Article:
|STS-114: Space Shuttle Return to Flight |
NASA's Judy Simonds Keeps Accounts As Shuttle Launch Nears
Marshall Space Flight Center, Huntsville, Ala.
News release: 05-044
Judy Simonds doesn’t look like a bona fide numbers guru.
There's no green eyeshade on her head, no adding machine clattering away on her desk. But as the financial data manager for the Space Shuttle Propulsion Office at NASA's Marshall Space Flight Center in Huntsville, Ala., Simonds keeps some of the most important books at the Center -- and her hard work is helping guide NASA toward STS-114: Space Shuttle Return to Flight in May.
Simonds, manager of the Business and Management Operations division of the Shuttle Propulsion Office -- a position she has held since 2000 -- is responsible for integrating financial data from five Marshall project offices: External Tank, Reusable Solid Rocket Motor, Solid Rocket Booster, Space Shuttle Main Engine and Propulsion Systems Engineering and Integration. Together, these organizations are responsible for the most powerful space propulsion system in the world.
So managing their budget, she says, is no small challenge.
But for this 18-year NASA veteran and former Pentagon finance officer, it's a welcome one. "We're working to safely return the Shuttle fleet to operation," Simonds says, noting NASA is also striving to reach a key milestone of the Vision for Space Exploration -- its ambitious charter to conduct scientific discovery missions throughout the Solar System. That milestone? Concluding Space Shuttle operations in this decade, once International Space Station assembly is complete, in preparation for building next-generation vessels to return humans to the Moon and carry exploration missions across our cosmic neighborhood.
"What could be more important and inspiring than that?" Simonds asks. "You can feel the momentum all over NASA. We feel good about our work, and we’re excited about the future."
A native of Beaumont, Texas, Simonds earned a bachelor’s degree in accounting in 1968 from Louisiana State University in Baton Rouge, and holds a 1973 master’s degree in business administration from Alabama A&M University in Huntsville.
She has balanced books her entire professional life, from an entry-level accounting job in the petroleum industry after college to a variety of government service assignments.
She says a life devoted to numbers paid off in ways she never expected when she first stumbled into her career. “My mother suggested I take a bookkeeping class in high school,” she recalls. "I’d never given it any thought before, but that’s when I fell in love with numbers. I realized how much I enjoy seeing things balance out."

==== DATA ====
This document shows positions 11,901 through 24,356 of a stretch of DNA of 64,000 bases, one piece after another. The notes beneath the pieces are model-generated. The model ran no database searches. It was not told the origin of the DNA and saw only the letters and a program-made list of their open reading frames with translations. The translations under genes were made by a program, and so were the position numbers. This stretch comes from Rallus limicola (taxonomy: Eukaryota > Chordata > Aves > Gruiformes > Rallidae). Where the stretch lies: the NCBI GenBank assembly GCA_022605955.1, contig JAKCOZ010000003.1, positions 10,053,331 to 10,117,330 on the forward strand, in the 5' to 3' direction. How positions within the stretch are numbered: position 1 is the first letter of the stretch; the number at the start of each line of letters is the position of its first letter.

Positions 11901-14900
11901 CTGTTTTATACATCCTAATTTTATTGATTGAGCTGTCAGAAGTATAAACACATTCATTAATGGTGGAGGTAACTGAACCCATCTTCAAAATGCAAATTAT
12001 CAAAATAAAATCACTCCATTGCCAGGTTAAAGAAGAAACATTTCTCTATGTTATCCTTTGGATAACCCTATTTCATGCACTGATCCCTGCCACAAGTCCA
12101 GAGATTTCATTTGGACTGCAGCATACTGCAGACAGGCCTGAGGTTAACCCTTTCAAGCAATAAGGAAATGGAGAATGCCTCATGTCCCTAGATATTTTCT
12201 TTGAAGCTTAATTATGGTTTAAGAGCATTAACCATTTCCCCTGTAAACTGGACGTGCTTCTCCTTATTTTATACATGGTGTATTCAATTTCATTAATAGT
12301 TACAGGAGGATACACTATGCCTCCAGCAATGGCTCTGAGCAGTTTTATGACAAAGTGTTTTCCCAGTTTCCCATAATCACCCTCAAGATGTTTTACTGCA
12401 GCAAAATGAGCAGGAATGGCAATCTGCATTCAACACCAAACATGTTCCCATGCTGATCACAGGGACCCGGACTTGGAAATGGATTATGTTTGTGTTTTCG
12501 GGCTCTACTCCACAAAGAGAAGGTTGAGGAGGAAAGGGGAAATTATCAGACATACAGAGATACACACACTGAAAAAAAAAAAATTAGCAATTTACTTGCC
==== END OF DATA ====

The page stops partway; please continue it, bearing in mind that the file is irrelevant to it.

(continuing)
Even so, those early years left her feeling a bit out of balance, Simonds admits, as she and her husband Charlie, post-graduation newlyweds, bounced across the nation, following civil service opportunities from Louisiana to Oklahoma, to Tennessee, to Alabama.
In 1979, with their two small children in tow, the couple made a final jump… and stayed put for 14 years. Ironically, it was that move -- to the chaotic hustle of the nation’s capital -- that eventually restored Simonds’ balance. In 1987, working as an Air Force accountant in the Pentagon, she learned of an accounting position open at NASA. She was hired as a budget manager for the Space Station Freedom Office -- the organization that, a decade later, led to joint development by 16 nations of the International Space Station.
While balancing Freedom’s books, Simonds quickly immersed herself in information about NASA and its mission -- an opportunity for growth she considers one of the Agency’s great strengths."At NASA, you’re encouraged to learn everything you can about the organization and its goals," she says, "to become personally vested in this work."
That has never been truer than now, Simonds says, with STS-114 -- the Space Shuttle Discovery flight that will put Americans back in space -- just a couple of months away.
"The people of NASA are walking a clearer path these days," she says, "choosing more judiciously those things we have to do to fly safely as well as productively."
What does it take to do both?
Judy Simonds smiles. "Balance," she says. And she should know.
For more information on the Web about STS-114 and America’s return to spaceflight, visit:
For more information about NASA’s mission and the Vision for Space Exploration, visit: